In this article, Patrick Charles addresses the first step in analyzing Second Amendment challenges – whether the challenged conduct was “publicly accepted” or “publicly understood” as within the scope of the Second Amendment, circa 1791. This article also analyzes two premises on which the McDonald plurality based its decision, ultimately concluding that those premises are inaccurate. In his opinion, Justice Alito asserted that State constitutions at the time of the founding generally protected an individual right to keep and bear arms. However, an in-depth examination of all State constitutional provisions suggests otherwise. Secondly, John Bingham’s understanding of what the Fourteenth Amendment would do is at odds with the decision reached in McDonald.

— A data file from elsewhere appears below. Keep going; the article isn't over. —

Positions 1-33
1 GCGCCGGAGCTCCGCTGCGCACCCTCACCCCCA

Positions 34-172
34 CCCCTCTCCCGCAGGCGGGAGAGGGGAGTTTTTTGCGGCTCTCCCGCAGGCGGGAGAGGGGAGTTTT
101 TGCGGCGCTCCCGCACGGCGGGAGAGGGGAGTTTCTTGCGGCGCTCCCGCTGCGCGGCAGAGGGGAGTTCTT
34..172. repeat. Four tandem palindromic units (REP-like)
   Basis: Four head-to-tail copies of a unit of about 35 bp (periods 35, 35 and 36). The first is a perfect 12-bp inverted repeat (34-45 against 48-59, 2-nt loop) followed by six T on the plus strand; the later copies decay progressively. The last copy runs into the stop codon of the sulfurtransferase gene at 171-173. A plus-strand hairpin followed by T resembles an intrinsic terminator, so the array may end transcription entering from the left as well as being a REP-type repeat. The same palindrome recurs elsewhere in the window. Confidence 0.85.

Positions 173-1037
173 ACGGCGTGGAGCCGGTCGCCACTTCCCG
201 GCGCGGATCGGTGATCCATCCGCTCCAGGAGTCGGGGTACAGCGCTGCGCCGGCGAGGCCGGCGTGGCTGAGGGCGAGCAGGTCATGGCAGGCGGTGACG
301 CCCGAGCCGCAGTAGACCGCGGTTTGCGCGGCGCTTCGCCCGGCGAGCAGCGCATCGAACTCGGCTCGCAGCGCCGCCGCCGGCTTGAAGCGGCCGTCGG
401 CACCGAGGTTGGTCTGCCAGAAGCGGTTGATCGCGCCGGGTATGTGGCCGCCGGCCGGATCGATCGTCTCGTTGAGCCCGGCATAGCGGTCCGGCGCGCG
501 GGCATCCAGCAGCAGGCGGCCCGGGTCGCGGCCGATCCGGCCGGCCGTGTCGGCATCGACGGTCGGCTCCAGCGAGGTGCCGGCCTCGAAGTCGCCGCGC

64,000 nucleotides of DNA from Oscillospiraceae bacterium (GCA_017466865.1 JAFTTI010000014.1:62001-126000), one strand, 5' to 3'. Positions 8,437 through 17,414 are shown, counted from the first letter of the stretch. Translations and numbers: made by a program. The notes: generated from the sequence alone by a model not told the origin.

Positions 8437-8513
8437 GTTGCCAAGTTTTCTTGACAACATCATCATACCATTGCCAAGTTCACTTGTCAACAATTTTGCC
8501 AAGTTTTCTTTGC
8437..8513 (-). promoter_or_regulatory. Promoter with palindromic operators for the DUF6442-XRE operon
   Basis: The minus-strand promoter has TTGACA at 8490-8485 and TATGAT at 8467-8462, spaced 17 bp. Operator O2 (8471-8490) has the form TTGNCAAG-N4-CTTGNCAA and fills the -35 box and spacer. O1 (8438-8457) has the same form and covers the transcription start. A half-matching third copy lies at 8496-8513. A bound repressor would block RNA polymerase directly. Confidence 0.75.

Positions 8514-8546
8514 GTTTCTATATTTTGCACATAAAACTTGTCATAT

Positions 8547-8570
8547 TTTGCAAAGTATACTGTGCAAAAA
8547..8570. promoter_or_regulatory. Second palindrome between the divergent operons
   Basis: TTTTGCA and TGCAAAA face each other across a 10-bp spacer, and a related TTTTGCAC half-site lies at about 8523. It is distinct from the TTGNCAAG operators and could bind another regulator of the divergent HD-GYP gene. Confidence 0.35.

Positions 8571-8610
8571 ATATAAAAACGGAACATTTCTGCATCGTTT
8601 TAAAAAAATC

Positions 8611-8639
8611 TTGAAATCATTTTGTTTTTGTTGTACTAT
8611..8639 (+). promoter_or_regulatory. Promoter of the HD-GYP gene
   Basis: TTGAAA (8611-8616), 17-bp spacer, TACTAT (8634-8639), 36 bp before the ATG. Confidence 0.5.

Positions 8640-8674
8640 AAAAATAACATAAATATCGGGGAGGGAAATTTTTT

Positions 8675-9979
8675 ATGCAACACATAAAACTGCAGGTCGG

Charles, Patrick J.
"The Second Amendment Standard of Review After McDonald: "Historical Guideposts" and the Missing Arguments in McDonald v. City of Chicago,"
ConLawNOW: Vol. 2
, Article 2.
Available at: http://ideaexchange.uakron.edu/conlawnow/vol2/iss1/2